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Modest Drop in June Construction Spending
But Is It a Sign of Weakening Economy Ahead?

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Total construction spending dropped 0.6 percent in June, versus May, but it marks the third straight month that overall expenditures have been in negative territory.


Construction spending dropped modestly in June compared to May, the third consecutive monthly decline and a possible sign of a weakening economy ahead. Somewhat unnerving is the fact that consensus estimates called for modest growth in each of those months, but spending declined instead.

Total spending, which includes both private and public sources, dripped 0.6 percent in June versus May, with residential expenditures dipping 0.1 percent and non-residential shedding 1.0 percent.

Spending on single-family homes fell 0.4 percent in June, compared to the previous month, while the multifamily sector decreased 1.5 percent.

Non-residential has also been sliding for the past year. In June, manufacturing was down 4.5 percent, compared to May, while commercial fell 2.2 percent, and health care was off 1.4 percent.

On a positive note, the year-over-year figures are much different. Total construction was up 0.3 percent; residential improved 2.4 percent; but non-residential shed 1.1 percent. Single-family home expenditures increased 4.8 percent, and the multifamily home segment jumped 16.4 percent.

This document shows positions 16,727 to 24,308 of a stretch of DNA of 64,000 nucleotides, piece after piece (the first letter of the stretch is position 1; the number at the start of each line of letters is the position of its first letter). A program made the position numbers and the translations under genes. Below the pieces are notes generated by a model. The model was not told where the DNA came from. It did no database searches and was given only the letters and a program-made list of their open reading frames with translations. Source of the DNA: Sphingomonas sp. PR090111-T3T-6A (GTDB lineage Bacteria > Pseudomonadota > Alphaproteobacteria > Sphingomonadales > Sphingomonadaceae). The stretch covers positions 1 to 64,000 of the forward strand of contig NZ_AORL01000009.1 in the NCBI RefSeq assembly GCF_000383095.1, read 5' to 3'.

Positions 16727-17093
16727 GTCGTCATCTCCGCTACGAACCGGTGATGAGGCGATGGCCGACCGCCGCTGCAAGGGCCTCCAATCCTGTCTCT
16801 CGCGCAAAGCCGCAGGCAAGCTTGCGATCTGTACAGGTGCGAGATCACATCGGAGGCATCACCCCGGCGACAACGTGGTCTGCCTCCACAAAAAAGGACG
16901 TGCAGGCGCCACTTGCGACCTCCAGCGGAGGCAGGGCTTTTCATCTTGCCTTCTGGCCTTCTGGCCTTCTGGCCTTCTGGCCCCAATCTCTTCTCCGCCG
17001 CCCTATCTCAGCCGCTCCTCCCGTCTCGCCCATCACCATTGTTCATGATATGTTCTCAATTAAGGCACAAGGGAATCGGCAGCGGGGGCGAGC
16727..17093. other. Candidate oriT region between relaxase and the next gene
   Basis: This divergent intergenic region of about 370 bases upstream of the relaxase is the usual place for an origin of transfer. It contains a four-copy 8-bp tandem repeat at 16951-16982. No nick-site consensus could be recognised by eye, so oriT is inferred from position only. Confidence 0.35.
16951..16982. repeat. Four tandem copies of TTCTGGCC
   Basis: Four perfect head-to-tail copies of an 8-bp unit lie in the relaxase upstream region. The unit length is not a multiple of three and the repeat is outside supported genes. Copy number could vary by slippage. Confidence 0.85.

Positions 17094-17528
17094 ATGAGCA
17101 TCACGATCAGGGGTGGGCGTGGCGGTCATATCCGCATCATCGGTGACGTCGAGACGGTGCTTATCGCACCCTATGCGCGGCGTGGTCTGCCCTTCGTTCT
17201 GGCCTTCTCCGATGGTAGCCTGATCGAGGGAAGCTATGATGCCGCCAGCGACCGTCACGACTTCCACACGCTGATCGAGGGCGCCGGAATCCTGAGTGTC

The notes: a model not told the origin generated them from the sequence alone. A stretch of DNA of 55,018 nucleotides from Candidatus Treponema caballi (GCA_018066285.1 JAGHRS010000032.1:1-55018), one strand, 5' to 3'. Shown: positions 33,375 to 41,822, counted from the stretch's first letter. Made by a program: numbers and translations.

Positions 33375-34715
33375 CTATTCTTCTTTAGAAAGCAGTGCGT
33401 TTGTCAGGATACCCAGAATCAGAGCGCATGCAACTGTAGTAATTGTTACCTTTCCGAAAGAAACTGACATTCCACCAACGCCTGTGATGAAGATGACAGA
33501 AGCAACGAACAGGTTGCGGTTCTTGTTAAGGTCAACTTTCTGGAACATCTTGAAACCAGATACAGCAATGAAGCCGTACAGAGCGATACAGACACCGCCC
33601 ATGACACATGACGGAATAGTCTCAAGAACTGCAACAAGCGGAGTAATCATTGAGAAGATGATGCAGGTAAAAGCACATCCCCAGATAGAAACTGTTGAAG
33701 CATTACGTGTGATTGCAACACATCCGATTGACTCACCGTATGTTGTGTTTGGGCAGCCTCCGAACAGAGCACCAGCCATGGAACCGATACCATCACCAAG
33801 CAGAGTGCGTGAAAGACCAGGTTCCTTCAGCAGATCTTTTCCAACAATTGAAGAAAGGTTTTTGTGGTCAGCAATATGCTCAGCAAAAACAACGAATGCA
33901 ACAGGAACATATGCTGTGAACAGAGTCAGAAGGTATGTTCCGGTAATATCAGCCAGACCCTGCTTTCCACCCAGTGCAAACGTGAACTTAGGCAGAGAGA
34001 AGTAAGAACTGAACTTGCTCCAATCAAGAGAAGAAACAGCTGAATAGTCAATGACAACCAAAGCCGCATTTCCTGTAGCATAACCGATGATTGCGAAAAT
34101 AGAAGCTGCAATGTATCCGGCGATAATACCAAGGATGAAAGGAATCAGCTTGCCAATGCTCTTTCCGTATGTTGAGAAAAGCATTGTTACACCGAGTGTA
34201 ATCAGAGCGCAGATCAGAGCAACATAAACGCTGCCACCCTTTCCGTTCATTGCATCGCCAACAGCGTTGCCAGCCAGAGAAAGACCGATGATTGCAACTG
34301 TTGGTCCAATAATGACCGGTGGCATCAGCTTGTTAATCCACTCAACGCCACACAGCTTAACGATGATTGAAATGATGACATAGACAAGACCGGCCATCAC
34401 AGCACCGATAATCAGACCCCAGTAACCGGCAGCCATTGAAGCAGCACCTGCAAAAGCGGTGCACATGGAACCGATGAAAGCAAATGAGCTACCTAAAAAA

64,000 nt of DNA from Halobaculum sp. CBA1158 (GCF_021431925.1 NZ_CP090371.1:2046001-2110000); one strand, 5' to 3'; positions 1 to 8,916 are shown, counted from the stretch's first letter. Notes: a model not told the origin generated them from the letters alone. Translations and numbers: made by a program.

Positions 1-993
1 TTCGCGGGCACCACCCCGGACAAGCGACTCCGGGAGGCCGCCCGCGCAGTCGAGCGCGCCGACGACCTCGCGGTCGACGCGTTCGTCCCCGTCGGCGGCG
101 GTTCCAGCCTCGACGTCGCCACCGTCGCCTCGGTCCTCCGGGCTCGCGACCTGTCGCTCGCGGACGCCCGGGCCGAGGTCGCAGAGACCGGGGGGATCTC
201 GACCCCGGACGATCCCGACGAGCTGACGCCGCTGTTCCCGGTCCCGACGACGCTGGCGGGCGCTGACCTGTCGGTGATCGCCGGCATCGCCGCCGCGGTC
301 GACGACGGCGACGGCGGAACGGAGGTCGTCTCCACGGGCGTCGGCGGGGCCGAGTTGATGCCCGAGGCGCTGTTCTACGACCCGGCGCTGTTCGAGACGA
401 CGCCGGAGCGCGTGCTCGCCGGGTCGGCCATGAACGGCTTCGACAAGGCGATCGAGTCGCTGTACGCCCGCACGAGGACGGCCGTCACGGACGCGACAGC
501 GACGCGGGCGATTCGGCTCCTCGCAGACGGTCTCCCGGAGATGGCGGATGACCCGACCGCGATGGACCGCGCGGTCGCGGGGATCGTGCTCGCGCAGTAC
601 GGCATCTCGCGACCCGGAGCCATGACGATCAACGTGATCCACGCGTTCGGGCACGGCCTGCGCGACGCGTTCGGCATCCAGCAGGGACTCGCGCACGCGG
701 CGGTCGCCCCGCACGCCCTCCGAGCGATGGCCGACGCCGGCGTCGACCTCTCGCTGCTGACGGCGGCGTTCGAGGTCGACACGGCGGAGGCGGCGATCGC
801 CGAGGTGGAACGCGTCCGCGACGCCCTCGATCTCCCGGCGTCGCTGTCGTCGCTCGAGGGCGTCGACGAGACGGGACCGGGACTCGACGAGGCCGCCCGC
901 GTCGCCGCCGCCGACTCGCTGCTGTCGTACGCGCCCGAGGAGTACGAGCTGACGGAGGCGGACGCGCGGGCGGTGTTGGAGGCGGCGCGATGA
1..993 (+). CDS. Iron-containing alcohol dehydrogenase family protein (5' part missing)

Still, June is the third month in a row that total construction spending has dropped, and this suggests a downward momentum in expenditures, said Anika R. Khan, senior economist with the Wells Fargo Economics group.

The results have also been way out of line with analysts' consensus estimates in each of the past three months.

The 0.6 percent drop in June is a big miss relative to the consensus estimate of 0.5 percent growth, Khan said.

Construction outlays were expected to climb 0.6 percent in April and May as well. But the fallout was even greater in April, with expenditures dropping 2.9 percent. In May, spending fell just 0.1 percent.

"This divergence begs the question as to whether we are seeing weakness due to volatility or are at a turning point and forecasters are missing the signal," Khan said. "For private nonresidential, the three-month annualized rate is down, and suggests we are seeing a downshift. The trend in private single-family is also weak."

Another troubling sign is this: "Nonresidential spending, which totaled $682 billion on a seasonally adjusted, annualized rate, has fallen 1.1 percent on a year-over-year basis," said Anirban Basu, chief economist for the Associated Builders and Contractors.

"This marks the first time nonresidential spending has declined on an annual basis since July 2013," Basu said.







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November 16, 2019, 2:37 pm PDT

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